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Photo by Clayton Cotterell

Varik Harris ’19


Hometown: Nashville, Tennessee

How Reed changed me: Before coming to Reed, I didn’t know there were nongendered pronouns, that I was more than an ACT score or a GPA, or that you could go to a small liberal arts college and do research that most people think can only be done at a huge state school. Reed humbled me, increased my self-confidence to new levels, and taught me my worth—how I should be respected by others and how I should respect them.

Financial aid: Without financial aid, I never would have been able to attend Reed. Reed was the most expensive place I applied and was accepted to, yet at the end of the day, ended up being the cheapest school for me to attend. Thank you to the people that make all of this possible. A special thank-you to the family of Taliesin Namkai-Meche ’16. The support from the scholarship in your son’s name was greatly appreciated in my final year.

Thesis adviser: Prof. Kelly Chacón [chemistry]

Thesis: Copper? I Barely Know Her! A Study of Possible Cu Chaperone Proteins for the CuA Center of Cytochrome C Oxidase

What it’s about: Cytochrome C oxidase is a protein necessary for aerobic energy production in both single- and multicellular organisms. There are two copper atoms in a subunit of it called “copper A” needed for energy production. Nobody knows how they get there, so I am trying to discern the proteins responsible for helping transport them.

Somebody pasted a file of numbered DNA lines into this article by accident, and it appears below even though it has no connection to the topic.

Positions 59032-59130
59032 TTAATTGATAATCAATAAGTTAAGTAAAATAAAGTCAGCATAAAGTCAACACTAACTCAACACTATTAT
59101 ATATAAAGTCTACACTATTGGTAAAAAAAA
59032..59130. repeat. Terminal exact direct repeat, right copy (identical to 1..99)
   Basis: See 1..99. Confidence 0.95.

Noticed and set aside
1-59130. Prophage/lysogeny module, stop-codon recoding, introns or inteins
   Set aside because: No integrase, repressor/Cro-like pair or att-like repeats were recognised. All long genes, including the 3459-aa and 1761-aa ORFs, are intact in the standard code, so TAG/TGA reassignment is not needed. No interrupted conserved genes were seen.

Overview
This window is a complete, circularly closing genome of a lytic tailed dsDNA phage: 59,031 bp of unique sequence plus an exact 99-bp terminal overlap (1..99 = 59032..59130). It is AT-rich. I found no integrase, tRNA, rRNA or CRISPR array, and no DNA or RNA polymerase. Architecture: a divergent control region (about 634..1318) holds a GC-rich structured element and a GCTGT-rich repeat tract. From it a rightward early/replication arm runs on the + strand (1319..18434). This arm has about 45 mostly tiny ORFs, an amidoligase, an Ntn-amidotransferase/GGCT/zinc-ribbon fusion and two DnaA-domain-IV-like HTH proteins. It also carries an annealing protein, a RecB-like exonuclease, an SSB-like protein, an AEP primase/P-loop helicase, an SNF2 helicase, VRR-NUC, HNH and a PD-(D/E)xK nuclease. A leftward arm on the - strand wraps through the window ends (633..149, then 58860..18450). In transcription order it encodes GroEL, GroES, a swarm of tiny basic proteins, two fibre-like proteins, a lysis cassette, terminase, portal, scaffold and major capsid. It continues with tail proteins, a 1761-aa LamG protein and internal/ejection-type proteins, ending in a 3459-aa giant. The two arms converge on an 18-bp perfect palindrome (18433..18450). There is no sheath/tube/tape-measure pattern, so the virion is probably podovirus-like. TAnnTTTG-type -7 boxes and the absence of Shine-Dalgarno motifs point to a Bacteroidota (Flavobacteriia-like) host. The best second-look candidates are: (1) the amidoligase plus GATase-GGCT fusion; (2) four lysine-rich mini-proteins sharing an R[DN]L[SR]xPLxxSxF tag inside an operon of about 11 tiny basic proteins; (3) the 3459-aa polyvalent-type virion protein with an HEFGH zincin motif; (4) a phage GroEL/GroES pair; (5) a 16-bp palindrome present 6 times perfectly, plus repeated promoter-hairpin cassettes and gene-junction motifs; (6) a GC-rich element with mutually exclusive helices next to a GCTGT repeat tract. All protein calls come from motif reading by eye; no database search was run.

What it’s really about: Copper A is needed for energy production, but nobody knows how the copper gets there. That’s where I come in.

Influential professor: I never thought I would cry in my thesis advisor’s office, and I did. Kelly Chacón told me, “You know, sometimes life gives you a shit sandwich and holds the bread, but it’s what you do next that matters.” She taught me the importance of self-care and being able to keep pushing forward when things are stacked against you.

Influential book: On the Nature of Things by Lucretius.

Concept that blew my mind: Scientists generally agree that there are more bacteria and microbiota in you than there are human cells, or that the numbers are about even. Let that sink in.

Cool stuff: KRRC, the Quest, Beer Nation, using the particle accelerator at Stanford for my thesis. I worked for the admission office leading tours and interviewing prospective students, and made coursework for the chemistry department showing how organic chemistry has benefited minorities.

Challenges I faced: My dad was hospitalized with a bacterial infection and had heart surgery while I was on spring break. It was the first time all the biochemistry floating around in my brain was used in a way that could help others. I had a conversation with my mom about what the doctors were doing and why and how they would use the information to proceed. It felt great, and I think it helped her and the rest of my family not worry as much.

What’s next: Being an admission counselor at Reed while helping out with research at Reed.

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